and has an average grain size of about 6-7 ASTM, and an average tensile elongation of about 25-35%, and said content of rhenium plus molybdenum is at least about 99.9 weight percent.
29. The medical device as defined in claim 1, wherein said metal alloy comprises by weight percent:
C <50 ppm Mo 52.5% O <10 ppm N <10 ppm Re 47.5%
and has an average grain size of about 6-7 ASTM, and an average tensile elongation of about 25-35%, and said content of rhenium plus molybdenum is at least about 99.9 weight percent.
30. The medical device as defined in claim 28, wherein said metal alloy comprises by weight percent:
C <50 ppm Mo 52.5% O <10 ppm N <10 ppm Re 47.5%
and has an average grain size of about 6-7 ASTM, and an average tensile elongation of about 25-35%, and said content of rhenium plus molybdenum is at least about 99.9 weight percent.
31. A stent that is formed of at least about 80 weight percent of a metal alloy which improves the strength and ductility of the stent, said metal alloy including at least about 99.9 weight percent of a solid solution of rhenium and molybdenum, said metal alloy including carbon and oxygen and having a carbon to oxygen atomic ratio of at least about 1:1 and less than about 50:1, said metal alloy having an average yield strength of about 98-122 ksi and an average ultimate tensile strength of about 100-150 ksi, said metal alloy having an average grain size of about 6-9 ASTM, said metal alloy having an average tensile elongation of about 25-35%, and including by weight percent:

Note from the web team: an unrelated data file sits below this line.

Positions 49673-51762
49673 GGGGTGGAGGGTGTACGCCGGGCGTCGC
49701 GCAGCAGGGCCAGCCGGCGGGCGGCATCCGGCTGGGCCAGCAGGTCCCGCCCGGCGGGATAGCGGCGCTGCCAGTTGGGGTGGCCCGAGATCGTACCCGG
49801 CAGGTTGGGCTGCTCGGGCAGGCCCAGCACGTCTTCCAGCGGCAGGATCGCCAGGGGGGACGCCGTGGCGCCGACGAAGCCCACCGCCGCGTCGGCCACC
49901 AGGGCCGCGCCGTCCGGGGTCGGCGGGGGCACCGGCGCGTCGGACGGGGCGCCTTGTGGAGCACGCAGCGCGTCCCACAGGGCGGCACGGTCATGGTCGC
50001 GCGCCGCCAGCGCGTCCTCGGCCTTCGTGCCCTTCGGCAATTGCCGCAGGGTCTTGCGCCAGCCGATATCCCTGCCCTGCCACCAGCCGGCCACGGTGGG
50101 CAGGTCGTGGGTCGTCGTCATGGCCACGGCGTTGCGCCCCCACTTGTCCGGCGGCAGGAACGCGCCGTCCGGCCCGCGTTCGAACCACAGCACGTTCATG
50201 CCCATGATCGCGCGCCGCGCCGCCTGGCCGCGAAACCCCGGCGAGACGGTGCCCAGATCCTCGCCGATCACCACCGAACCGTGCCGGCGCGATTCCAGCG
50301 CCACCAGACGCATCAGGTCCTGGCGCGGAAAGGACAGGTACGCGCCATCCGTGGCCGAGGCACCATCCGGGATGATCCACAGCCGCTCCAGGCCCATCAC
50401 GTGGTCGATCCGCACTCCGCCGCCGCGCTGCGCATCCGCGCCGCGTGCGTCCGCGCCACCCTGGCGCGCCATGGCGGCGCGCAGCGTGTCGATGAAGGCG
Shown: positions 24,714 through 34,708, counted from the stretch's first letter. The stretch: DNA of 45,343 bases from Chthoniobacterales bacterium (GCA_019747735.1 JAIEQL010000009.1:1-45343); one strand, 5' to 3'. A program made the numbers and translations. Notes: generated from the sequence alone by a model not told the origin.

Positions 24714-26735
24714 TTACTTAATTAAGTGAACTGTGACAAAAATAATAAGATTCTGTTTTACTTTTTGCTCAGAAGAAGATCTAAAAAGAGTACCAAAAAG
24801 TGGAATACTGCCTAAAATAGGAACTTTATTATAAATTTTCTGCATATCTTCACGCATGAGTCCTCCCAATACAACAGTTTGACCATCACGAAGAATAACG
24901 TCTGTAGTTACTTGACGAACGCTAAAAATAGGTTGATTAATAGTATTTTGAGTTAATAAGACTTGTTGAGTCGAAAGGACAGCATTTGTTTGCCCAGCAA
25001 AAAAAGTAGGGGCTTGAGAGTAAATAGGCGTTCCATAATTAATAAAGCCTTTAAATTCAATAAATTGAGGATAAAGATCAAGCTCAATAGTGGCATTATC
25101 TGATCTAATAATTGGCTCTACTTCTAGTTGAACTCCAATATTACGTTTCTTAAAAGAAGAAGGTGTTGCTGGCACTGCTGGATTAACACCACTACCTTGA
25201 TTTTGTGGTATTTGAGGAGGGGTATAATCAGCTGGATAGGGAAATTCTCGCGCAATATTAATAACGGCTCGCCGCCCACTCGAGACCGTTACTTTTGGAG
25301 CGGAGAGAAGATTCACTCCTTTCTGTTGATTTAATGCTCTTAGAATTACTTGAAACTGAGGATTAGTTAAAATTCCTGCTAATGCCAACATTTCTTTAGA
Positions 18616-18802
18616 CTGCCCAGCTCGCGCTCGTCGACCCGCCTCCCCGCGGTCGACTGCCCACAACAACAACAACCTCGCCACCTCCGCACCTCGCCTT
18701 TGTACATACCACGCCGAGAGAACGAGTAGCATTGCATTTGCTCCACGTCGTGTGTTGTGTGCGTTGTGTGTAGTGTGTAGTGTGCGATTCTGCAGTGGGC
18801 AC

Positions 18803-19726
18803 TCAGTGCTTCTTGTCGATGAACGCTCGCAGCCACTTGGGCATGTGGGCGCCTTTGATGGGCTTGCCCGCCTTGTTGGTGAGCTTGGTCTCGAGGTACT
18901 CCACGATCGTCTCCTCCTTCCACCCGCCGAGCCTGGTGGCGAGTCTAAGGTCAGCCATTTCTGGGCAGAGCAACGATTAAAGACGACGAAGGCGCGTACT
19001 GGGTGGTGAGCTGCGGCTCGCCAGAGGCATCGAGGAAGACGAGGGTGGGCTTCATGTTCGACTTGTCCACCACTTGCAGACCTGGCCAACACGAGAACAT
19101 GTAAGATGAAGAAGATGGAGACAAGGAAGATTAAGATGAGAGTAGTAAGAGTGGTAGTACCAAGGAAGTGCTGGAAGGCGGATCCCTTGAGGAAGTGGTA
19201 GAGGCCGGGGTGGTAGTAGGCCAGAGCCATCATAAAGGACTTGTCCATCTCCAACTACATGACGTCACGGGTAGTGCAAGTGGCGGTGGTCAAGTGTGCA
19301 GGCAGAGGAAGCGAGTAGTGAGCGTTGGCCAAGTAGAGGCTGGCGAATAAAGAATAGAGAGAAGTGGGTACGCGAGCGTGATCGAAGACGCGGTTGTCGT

C <150 ppm  Mo 51-56% O <50 ppm N <20 ppm Re 44-49%.
32. The stent as defined in claim 31, wherein said metal alloy comprises by weight percent:
C <50 ppm Mo 52.5-55.5% O <10 ppm N <10 ppm Re 44.5-47.5%
and an average grain size of about 6-7 ASTM.
33. A medical device at least partially formed of a metal alloy which improves the strength and radiopacity of the medical device, said metal alloy including at least about 95 weight percent of a solid solution of rhenium and molybdenum, said metal alloy including at least 40 weight percent rhenium and at least 40 weight percent molybdenum, said metal alloy including carbon, nitrogen and oxygen, said metal alloy having a nitrogen content of less than about 30 ppm, a carbon content of up to 200 ppm, and an oxygen content of up to 100 ppm, said metal alloy having a carbon to oxygen atomic ratio of at least about 1:1, said metal alloy having a carbon to oxygen atomic ratio of less than about 50:1, said metal alloy having an average yield strength of at least about 70 ksi and an average ultimate tensile strength of about 80-150 ksi, said metal alloy having an average grain size of over 5 ASTM, and said metal alloy having an average tensile elongation of at least about 25%.
Description

The present invention is a continuation of U.S. patent application Ser. No. 11/282,461 filed Nov. 18, 2005, now U.S. Pat. No. 7,452,502 which in turn claims priority on U.S. Provisional Application Ser. Nos. 60/658,226 filed Mar. 3, 2005 entitled “Improved Metal Alloys for Medical Devices”; 60/694,881 filed Jun. 29, 2005 entitled “Improved Metal Alloys for Medical Devices”; and 60/694,891 filed Jun. 29, 2005 entitled “Improved Metal Alloys for Medical Devices”, all of which are incorporated herein by reference.